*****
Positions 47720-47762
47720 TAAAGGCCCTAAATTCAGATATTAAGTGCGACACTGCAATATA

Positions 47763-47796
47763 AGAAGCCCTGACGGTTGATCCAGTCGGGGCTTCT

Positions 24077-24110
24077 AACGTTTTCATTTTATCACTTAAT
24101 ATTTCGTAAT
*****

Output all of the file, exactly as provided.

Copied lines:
Positions 47720-47762
47720 TAAAGGCCCTAAATTCAGATATTAAGTGCGACACTGCAATATA

Positions 47763-47796
47763 AGAAGCCCTGACGGTTGATCCAGTCGGGGCTTCT

Positions 24077-24110
24077 AACGTTTTCATTTTATCACTTAAT
24101 ATTTCGTAAT